If you feel that people don't value your work, figure out what about your work *can* provide interest and value to them, and promote it as much as you can through those channels. Good work shines through.
posted by ananci at 1:15 AM on July 8, 2016


Totally late to the party, but I wanted to throw in a couple ideas. Unfortunately, networking can be a daunting task when you've never done it before.

The following is my experience based on my professional field, so details are largely irrelevant, but the bigger concepts are useful. First, I have found that online networking (through social media) to be far less useful than in-person networking. YMMV. LinkedIn is a nice tool, but I hardly ever make use of it. I concur with other posters that social media is not really the best way to network AFA business is concerned.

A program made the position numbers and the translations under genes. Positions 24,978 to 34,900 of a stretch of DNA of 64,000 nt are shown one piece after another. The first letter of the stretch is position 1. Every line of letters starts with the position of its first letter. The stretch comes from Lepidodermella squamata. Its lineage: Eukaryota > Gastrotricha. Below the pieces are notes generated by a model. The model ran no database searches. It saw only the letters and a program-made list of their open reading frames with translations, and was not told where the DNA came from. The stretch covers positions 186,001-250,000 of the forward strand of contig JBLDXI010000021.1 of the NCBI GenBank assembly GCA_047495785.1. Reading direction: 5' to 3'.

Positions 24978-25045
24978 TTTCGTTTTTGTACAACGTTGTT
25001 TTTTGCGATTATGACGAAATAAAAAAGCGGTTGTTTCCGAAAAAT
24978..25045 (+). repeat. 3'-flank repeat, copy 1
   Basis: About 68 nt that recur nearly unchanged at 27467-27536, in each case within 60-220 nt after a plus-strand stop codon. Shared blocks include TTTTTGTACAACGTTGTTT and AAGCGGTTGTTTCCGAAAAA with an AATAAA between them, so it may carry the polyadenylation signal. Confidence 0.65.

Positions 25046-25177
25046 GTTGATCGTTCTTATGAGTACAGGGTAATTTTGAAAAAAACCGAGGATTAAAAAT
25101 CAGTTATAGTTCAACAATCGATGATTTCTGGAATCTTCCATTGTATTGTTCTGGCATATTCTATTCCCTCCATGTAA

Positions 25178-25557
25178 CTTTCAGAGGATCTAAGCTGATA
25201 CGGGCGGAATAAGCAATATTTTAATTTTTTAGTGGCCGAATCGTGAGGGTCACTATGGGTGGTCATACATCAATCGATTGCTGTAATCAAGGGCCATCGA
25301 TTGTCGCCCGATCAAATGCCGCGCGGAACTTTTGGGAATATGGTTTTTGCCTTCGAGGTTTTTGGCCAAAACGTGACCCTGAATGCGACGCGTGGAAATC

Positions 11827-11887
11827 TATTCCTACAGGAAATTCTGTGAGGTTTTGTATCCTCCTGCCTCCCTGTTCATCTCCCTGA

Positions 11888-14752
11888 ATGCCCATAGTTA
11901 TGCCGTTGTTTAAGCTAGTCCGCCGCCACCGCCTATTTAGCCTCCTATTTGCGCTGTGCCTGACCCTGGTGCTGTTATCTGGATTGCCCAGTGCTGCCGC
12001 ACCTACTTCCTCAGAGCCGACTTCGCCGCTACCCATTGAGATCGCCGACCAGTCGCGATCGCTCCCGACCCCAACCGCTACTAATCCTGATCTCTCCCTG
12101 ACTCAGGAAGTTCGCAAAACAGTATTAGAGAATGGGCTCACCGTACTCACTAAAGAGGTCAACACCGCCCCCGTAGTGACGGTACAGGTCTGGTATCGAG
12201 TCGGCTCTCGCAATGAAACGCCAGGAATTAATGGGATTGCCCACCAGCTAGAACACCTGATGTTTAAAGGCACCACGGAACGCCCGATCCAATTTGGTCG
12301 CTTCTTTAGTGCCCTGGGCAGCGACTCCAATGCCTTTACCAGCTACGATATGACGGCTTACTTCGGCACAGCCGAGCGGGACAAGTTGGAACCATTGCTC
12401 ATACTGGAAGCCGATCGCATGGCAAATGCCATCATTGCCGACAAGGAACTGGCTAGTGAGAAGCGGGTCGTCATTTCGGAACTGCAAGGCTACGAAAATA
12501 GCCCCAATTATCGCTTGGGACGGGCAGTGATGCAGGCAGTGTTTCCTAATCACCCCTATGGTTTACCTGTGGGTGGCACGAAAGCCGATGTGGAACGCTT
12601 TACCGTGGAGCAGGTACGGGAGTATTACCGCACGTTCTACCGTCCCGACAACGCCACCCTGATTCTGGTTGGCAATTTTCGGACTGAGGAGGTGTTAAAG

Second, networking is a relatively slow process. It has taken me 4-5 years to build the network I have now. What worked for me was to start going to conferences in my field. I realize you're in entertainment, but bear with me. I started going to conferences (botany) and introducing myself to professionals in the field. I paid for my first conference out of my own pocket ($800) because I wasn't in the field yet. I talked with folks from different institutions, asking questions about how to break into the field. Most people were great, and a couple were jerks. I continued working at my regular job and attended the conferences every year. The second year I happened to meet some super swell folks at a place that I would like to work in the future. Instead of talking about myself, I took an interest in them and asked about the kinds of projects they were working on. We had great conversations and I still consider these particular folks my closest network buddies. We have such a great connection that they feel like my friends.